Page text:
I bought two 70-pint GE dehumidifiers at Home Depot for $275 each. My Electric company gave me a $75 rebate on each since they are Energy-Star certified, so the net cost was about $450 or so including tax. These dehumidifiers have a defrost circuit (mandatory) and a pump that will automatically send the collected water outside of your crawl space up to 16 feet.

Why use two? Well, at about 1800 square feet, once would have been adequate, according to the information on the box. However, my crawl space has 3 divider walls, so circulation is very poor. I did in fact initially just install one unit, but the other end of the crawl space did not get dry enough.

I placed them at either end of the crawl space where I could get to them pretty easily through an access door, with a fan in the center as well as the humidity sensor. They do have circulating fans, so will eventually condition all of the air in your crawl, but it helps to add the fan.

Another consideration was where to place the small discharge tube for the water. Obviously it needs to be routed outside of the house so the water is pumped away from the crawl space. At one end, I made a small opening in the door frame to accommodate the tube. At the other end, I ended up drilling through a cinder block using a long concrete bit. Keep in mind that you will want to pull these tubes inside for the winter (after shutting the dehumidifiers off).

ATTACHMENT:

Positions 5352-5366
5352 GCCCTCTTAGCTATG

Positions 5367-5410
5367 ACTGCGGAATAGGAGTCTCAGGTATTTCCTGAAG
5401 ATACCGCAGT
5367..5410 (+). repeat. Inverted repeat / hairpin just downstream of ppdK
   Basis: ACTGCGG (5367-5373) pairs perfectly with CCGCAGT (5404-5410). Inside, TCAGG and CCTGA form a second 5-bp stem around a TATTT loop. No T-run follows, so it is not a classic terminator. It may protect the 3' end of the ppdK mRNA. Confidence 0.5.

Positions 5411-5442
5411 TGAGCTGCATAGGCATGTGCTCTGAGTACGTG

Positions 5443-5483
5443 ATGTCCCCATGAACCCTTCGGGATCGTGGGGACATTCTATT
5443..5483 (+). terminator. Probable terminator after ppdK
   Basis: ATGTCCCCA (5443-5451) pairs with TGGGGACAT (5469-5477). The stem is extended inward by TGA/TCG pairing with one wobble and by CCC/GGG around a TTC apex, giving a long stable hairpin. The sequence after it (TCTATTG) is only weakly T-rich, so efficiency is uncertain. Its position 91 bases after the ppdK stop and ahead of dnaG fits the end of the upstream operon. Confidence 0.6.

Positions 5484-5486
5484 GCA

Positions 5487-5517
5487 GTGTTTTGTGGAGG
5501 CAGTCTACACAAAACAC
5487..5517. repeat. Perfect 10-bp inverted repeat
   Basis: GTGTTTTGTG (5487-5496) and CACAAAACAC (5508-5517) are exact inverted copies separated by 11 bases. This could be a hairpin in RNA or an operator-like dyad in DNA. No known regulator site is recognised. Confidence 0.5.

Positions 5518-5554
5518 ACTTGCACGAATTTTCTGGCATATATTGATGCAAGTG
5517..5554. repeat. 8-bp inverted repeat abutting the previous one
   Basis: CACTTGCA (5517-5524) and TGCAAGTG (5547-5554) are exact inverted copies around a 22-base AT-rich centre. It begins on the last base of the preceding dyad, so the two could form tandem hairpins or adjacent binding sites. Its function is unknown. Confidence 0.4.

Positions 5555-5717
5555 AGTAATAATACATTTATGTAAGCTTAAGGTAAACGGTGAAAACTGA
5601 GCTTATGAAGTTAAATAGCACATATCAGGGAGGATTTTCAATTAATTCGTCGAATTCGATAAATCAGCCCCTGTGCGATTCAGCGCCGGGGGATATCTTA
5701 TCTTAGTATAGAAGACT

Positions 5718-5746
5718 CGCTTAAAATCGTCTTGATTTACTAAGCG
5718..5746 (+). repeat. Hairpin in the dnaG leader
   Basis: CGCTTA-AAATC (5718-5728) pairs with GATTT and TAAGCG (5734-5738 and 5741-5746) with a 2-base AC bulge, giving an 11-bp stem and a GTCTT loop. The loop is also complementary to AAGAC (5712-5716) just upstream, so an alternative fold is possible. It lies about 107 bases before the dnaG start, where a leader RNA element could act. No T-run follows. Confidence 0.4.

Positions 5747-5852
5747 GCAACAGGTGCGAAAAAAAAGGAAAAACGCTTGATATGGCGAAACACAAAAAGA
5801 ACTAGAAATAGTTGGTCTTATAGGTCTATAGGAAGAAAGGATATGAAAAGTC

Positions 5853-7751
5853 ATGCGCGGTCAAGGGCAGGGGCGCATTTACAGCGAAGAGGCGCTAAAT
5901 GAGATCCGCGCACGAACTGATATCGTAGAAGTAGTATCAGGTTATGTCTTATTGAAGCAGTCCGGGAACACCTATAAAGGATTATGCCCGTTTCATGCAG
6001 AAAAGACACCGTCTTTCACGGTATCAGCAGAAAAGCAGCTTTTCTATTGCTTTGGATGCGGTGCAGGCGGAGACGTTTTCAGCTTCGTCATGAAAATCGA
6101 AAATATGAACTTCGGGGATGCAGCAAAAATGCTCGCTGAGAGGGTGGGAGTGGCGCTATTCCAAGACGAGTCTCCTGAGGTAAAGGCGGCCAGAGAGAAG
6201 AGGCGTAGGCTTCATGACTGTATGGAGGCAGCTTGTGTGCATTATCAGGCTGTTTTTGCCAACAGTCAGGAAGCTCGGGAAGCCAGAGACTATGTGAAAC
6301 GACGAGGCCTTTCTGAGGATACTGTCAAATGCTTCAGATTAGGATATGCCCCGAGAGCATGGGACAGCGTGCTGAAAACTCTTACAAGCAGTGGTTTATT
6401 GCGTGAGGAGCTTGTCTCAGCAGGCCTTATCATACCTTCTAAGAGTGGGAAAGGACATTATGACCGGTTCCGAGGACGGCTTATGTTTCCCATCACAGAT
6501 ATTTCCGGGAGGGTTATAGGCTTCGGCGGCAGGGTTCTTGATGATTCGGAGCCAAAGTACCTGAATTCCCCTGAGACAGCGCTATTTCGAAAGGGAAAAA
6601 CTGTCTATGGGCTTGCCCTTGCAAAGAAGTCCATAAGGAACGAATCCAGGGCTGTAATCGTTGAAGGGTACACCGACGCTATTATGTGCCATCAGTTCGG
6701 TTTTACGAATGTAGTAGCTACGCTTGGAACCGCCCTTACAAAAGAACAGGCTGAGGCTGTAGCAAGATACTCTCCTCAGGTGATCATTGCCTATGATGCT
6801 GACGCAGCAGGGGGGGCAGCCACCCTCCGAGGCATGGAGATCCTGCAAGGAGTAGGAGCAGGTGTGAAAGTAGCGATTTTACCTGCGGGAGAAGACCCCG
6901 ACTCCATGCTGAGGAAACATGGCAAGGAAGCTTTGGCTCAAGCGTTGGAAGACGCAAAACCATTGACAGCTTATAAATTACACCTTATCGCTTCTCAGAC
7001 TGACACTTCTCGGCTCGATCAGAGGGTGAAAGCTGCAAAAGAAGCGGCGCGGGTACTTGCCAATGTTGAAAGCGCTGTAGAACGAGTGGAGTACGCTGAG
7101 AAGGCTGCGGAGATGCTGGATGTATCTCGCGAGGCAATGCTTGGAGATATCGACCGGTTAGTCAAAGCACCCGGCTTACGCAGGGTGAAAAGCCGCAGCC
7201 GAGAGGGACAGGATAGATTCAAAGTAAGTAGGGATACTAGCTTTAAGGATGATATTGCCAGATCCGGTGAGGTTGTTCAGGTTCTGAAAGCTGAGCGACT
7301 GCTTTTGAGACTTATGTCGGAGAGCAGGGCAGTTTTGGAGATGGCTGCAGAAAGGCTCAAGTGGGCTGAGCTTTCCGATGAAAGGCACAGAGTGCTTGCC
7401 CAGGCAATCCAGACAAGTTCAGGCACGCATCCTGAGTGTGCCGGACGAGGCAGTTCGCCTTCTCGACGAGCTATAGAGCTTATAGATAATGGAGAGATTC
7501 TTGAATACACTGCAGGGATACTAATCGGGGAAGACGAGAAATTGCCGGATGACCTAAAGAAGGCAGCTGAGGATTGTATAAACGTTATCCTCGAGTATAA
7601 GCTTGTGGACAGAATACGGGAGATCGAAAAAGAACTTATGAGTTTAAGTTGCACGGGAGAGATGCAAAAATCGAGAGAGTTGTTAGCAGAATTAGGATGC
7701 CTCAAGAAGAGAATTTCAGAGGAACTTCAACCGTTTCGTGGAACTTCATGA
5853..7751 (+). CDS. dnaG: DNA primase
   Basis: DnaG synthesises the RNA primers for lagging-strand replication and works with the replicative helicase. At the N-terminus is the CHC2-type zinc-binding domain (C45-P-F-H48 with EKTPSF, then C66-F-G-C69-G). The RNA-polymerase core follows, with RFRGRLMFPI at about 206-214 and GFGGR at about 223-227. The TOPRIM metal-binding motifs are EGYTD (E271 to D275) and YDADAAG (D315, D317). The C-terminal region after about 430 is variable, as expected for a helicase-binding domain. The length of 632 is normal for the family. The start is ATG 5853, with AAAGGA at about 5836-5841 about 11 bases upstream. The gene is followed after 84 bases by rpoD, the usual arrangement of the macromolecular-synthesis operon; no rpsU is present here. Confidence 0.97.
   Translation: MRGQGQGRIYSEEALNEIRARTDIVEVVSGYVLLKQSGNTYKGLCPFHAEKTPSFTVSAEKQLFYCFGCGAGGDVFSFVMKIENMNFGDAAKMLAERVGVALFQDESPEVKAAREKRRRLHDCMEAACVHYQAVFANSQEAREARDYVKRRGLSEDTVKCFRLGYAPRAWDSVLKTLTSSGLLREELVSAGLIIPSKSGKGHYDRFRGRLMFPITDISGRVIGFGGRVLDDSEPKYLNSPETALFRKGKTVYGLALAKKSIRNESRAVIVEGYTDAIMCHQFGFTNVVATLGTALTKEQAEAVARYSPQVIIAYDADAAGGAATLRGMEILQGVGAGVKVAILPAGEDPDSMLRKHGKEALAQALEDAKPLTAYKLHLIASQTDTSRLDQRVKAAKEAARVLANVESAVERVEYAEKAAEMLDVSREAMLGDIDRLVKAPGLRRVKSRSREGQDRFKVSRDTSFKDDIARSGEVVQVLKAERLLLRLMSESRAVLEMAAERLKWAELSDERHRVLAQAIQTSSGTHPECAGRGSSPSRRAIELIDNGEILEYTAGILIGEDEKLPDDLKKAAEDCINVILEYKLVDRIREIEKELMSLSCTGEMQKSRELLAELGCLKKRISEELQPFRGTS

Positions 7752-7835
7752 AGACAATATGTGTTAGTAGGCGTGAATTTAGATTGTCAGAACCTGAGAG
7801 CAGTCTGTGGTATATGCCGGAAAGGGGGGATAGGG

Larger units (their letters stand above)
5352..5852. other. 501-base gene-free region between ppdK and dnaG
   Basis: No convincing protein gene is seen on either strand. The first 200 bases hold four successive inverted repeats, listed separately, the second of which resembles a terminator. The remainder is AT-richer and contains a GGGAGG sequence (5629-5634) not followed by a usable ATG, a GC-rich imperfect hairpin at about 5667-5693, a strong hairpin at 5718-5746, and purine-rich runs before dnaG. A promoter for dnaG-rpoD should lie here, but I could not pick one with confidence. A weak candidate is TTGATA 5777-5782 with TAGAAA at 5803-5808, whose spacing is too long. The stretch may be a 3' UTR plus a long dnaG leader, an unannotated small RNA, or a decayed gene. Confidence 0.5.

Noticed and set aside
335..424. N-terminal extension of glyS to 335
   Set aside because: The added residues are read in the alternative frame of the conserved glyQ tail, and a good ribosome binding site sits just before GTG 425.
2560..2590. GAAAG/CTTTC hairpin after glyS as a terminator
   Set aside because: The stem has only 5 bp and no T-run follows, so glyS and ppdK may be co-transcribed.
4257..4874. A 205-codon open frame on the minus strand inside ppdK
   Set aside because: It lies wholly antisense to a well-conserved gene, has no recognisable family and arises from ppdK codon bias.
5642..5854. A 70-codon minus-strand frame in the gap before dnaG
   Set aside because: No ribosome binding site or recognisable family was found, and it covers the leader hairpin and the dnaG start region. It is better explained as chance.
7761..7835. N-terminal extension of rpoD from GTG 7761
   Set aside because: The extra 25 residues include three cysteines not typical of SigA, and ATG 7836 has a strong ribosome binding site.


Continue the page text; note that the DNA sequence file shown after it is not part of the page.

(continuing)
I set mine at 45% relative humidity based on the recommendations of the crawl space encapsulation companies I talked to. I was told to watch any wood floors in the house and see if they separate due to the dryness, and yes, I do see some separation. However, I plan to replace that floor. You might want to start at a higher number, such as 55%, if you have wood floors you are concerned about.



Below 41F degrees, the coils on my dehumidifiers will freeze. Also, the plastic discharge lines routed outside the crawl space can freeze if water remains in them, leading to splitting, or worse yet, water backing up into the crawl space.

If you live in a cold climate, you unfortunately need to shut down the dehumidifiers for the winter.  Once you see outside temperatures getting around freezing, and/or the crawl space temperature approaching 41F, it’s time. Unplug them, as well as a circulation fan if you have one running. Don’t worry, humidity is typically low during the winter and your crawl space should stay dry. Empty and clean the water buckets on each dehumidifier, and pull the discharge hoses into the crawl.

Hook things back up in the spring once temperatures stay above freezing.